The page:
Don’t want to get a ticket in Breckenridge? Check Facebook | SummitDaily.com

Don’t want to get a ticket in Breckenridge? Check Facebook

If you want to avoid getting a speeding ticket in Breckenridge, police chief Dennis McLaughlin has some simple advice: check Facebook. There, on the Breckenridge Police Department's page, @breckpolice, you'll see when and where officers will be checking drivers' speeds with radar guns.

It may come as a surprise that a police department would publicize the locations and timing of its own speed traps, but for chief McLaughlin the very idea of cops setting a "trap" for drivers is flawed.

"We don't usually use the term 'trap' in law enforcement," he said. "We're just trying to get people to voluntarily comply with the law, not just write tickets and send people to jail."

The suspicion that cops are writing tickets just to help balance their books isn't new, but it's gained currency since a Justice Department inquiry last year found that the police department of Ferguson, Missouri was plundering the poor, mostly black community by excessively issuing fines for petty traffic violations.

While Ferguson was an extreme case that also involved the collusion of city employees, accusations of "policing for profit" have sprung up in jurisdictions across the country. In a comment on one of Breck PD's traffic enforcement posts, a Vail-area man expressed suspicion that the Vail police were exploiting residents with predatory traffic enforcement.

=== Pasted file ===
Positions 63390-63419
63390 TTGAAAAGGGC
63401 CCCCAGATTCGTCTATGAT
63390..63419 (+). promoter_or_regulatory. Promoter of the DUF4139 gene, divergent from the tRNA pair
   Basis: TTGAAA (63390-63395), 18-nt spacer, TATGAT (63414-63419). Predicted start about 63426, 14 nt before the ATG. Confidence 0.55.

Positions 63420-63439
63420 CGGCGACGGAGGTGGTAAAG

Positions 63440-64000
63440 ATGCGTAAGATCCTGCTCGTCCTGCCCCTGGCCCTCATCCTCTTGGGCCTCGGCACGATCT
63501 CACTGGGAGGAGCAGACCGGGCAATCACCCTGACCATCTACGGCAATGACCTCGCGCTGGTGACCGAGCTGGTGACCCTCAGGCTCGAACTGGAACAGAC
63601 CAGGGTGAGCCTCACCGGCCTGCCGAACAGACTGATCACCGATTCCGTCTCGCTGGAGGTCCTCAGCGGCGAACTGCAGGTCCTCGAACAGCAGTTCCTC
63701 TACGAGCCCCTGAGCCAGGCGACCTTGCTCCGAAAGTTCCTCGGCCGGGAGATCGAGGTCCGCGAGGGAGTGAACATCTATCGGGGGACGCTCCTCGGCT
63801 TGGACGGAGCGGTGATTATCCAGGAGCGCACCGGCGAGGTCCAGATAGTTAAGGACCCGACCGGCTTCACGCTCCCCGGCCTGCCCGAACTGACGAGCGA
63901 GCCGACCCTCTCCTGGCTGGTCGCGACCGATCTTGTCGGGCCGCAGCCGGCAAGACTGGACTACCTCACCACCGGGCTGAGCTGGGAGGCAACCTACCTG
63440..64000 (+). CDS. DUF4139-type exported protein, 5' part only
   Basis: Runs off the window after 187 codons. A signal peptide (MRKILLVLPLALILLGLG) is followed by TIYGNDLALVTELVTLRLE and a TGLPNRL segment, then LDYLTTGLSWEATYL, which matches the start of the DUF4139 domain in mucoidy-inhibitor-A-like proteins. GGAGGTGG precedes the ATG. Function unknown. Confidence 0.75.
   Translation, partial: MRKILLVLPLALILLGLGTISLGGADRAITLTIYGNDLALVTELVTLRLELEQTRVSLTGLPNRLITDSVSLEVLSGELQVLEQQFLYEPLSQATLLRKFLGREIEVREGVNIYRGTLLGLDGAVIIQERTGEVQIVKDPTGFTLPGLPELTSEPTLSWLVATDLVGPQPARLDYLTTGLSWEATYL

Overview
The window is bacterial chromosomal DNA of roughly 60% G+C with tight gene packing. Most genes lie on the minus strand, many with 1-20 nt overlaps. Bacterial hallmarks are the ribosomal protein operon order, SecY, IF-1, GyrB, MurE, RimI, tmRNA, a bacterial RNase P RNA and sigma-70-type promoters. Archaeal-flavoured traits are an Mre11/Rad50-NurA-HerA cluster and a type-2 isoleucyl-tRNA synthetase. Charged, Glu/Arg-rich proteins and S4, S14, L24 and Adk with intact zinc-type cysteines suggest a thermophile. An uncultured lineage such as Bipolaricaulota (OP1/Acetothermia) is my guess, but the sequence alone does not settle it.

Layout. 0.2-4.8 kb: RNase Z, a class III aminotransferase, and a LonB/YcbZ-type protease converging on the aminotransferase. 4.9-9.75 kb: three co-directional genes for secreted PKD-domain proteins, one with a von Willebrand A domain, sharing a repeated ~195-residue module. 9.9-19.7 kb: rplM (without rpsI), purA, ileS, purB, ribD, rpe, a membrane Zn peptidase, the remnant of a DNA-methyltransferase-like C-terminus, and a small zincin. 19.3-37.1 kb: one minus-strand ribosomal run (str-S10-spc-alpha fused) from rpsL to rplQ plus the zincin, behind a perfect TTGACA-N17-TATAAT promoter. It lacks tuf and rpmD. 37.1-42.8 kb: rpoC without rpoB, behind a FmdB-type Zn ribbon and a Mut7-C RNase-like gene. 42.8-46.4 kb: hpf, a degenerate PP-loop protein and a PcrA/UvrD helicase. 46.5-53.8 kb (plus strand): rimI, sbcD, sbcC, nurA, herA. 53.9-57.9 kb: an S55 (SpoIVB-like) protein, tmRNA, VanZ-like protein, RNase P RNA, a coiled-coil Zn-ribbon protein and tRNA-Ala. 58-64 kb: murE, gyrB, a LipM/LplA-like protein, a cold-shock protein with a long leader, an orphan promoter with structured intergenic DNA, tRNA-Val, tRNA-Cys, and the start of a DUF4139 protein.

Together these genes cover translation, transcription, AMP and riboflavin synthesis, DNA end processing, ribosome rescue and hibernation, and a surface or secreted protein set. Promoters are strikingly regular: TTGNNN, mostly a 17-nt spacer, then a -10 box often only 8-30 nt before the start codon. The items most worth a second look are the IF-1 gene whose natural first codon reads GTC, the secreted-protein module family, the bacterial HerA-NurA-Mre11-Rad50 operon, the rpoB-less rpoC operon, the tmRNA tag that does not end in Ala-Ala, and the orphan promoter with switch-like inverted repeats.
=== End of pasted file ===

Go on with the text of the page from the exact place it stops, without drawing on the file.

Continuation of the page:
But if you get pulled over for speeding in Breck, you've got no one to blame but yourself: Chief McLaughlin has been posting when and where his officers will be making stops since shortly after he became Breck's top cop in October 2014. According to Colleen Goettelman, the department's public information officer, Breck PD's Facebook page went from around 250 Likes to more than 500 in just a few months after the posts began. (It now has more than 1,800 Likes).

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For McLaughlin, this is a win-win: the posts encourage people to follow BPD's Facebook page, which makes it a more effective tool for warning residents about hazards or soliciting their help in a case.